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Raine Donating Member (1000+ posts) Send PM | Profile | Ignore Thu Aug-03-06 08:40 PM
Response to Original message
25. Cause when you pay rent
you are only enriching someone else and are at their mercy, and it doesn't have to be big and fancy.
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bridgit Donating Member (1000+ posts) Send PM | Profile | Ignore Thu Aug-03-06 08:44 PM
Response to Reply #25
31. there's a tipping point with rent, if you start paying upwards of 900...
1,000 bucks then yeah, take a look around for a mortgage...but that may put you somewhere near 1,400 to 1,500/month maybe more so :shrug:
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mccoyn Donating Member (512 posts) Send PM | Profile | Ignore Fri Aug-04-06 01:02 PM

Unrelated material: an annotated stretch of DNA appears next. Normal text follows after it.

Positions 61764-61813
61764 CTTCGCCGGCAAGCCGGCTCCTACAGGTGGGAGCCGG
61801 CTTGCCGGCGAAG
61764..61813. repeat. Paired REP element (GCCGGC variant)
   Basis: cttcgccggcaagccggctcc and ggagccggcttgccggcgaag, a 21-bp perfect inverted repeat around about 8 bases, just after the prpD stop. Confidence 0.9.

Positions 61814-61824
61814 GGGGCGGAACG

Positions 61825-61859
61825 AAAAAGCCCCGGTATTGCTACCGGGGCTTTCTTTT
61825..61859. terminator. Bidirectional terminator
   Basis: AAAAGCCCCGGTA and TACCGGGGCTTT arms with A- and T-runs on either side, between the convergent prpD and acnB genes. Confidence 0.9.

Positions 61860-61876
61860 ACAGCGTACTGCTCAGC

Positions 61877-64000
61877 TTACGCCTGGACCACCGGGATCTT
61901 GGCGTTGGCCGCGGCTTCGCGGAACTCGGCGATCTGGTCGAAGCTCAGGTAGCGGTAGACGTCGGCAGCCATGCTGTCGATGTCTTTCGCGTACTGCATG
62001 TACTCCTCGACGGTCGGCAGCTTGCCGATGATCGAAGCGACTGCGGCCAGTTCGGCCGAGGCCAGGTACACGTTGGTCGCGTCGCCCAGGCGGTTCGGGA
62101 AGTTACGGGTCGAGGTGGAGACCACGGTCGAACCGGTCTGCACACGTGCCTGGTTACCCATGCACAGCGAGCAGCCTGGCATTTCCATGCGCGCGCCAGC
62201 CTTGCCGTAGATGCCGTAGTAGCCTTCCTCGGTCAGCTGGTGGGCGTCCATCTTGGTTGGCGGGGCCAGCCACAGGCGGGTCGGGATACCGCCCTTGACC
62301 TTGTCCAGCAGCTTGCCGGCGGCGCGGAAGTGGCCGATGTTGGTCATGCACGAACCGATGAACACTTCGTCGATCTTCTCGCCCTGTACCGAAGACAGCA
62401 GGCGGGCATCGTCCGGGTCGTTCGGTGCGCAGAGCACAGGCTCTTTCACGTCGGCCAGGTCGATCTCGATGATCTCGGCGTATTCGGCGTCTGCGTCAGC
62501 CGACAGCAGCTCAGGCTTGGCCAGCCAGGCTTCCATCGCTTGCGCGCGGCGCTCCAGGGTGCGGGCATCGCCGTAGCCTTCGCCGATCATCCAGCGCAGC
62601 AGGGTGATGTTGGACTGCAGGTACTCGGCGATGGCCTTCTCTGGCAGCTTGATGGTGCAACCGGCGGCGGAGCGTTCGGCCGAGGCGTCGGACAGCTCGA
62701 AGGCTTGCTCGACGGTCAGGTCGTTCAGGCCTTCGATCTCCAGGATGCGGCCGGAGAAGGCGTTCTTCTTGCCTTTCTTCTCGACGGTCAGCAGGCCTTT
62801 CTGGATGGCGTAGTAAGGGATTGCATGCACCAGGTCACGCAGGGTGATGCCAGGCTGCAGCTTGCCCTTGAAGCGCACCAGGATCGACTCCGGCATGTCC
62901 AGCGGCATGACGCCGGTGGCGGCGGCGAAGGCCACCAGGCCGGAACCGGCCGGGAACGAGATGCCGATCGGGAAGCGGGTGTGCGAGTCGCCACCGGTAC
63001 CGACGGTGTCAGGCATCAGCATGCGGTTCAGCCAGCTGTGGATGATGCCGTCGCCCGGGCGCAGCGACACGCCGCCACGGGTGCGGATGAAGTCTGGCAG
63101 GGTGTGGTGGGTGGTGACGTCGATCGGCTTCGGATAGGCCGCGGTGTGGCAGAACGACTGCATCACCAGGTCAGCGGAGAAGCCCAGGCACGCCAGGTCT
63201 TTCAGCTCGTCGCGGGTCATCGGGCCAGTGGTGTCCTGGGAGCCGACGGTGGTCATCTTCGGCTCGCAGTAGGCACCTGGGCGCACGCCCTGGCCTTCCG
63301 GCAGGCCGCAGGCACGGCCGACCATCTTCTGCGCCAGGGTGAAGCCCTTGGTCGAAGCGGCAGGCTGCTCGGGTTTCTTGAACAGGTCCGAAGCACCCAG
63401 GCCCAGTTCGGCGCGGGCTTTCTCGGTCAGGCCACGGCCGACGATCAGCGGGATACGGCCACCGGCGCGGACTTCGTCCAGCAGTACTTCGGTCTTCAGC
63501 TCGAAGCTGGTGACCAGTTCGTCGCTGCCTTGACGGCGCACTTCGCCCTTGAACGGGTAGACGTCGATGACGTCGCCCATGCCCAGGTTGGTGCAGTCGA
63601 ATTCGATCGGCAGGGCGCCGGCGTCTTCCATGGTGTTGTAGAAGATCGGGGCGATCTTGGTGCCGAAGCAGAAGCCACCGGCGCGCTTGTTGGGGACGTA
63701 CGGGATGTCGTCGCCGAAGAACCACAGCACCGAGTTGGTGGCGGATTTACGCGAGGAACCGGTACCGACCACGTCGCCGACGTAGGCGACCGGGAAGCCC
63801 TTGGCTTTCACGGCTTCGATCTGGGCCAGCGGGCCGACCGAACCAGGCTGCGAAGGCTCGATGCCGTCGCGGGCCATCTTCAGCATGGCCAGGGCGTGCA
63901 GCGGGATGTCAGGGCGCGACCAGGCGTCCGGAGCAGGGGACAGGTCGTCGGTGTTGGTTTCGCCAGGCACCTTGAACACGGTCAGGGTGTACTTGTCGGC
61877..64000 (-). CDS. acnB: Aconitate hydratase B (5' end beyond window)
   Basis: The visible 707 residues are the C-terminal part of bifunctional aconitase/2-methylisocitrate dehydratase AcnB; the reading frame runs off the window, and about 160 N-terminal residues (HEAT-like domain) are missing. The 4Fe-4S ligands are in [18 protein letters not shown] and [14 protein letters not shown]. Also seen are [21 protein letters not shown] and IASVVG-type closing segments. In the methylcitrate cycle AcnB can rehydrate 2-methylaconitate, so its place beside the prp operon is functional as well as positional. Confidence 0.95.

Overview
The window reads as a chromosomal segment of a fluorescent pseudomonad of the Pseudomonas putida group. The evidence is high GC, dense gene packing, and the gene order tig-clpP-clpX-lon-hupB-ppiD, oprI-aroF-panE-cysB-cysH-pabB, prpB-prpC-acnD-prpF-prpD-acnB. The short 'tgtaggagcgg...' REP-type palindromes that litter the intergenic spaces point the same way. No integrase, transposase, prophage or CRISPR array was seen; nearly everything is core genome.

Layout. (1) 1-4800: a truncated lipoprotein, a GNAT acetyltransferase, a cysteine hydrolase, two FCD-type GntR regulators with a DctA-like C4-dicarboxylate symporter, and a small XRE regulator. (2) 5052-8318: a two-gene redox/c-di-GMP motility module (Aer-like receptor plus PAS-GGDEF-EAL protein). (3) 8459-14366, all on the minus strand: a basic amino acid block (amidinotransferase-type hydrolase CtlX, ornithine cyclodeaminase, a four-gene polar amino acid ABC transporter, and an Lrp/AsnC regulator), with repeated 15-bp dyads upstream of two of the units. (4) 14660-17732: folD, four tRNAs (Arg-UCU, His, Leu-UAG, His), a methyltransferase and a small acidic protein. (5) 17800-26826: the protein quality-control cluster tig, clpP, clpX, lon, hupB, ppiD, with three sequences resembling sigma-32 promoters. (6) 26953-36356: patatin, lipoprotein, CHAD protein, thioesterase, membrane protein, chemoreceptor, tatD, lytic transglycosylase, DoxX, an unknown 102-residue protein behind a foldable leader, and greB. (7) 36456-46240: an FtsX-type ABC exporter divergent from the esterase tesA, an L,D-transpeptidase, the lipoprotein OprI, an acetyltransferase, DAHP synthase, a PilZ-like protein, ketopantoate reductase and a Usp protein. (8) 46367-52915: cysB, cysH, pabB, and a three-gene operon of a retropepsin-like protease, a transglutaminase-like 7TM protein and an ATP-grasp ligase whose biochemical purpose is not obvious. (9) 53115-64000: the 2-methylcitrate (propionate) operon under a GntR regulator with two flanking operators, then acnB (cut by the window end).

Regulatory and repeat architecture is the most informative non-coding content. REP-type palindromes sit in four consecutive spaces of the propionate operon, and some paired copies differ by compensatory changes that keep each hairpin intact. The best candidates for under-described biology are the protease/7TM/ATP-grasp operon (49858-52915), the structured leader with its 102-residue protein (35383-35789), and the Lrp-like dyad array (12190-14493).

Response to Reply #31
89. And that $500 would make a nice investment. -nt
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NewJeffCT Donating Member (1000+ posts) Send PM | Profile | Ignore Thu Aug-03-06 08:40 PM
Response to Original message
27. with the price of gas these days...
it might be worth it to buy a home if it cuts your commute considerably.

My wife & I are considering it.
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Deja Q Donating Member (1000+ posts) Send PM | Profile | Ignore Thu Aug-03-06 08:52 PM
Response to Reply #27
36. Bingo. But a problem is,
when you lose your next job (average job length is now under 5 years because employers don't want to retain their workers), you'll be stuck with another job that's some distance away.

And we've all seen how the creditors operate these days. They're not going to continually want to refinance a person who, get this, "can't keep a job".

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Texasgal Donating Member (1000+ posts) Send PM | Profile | Ignore Thu Aug-03-06 08:56 PM
Response to Reply #36
39. Not necessarily true.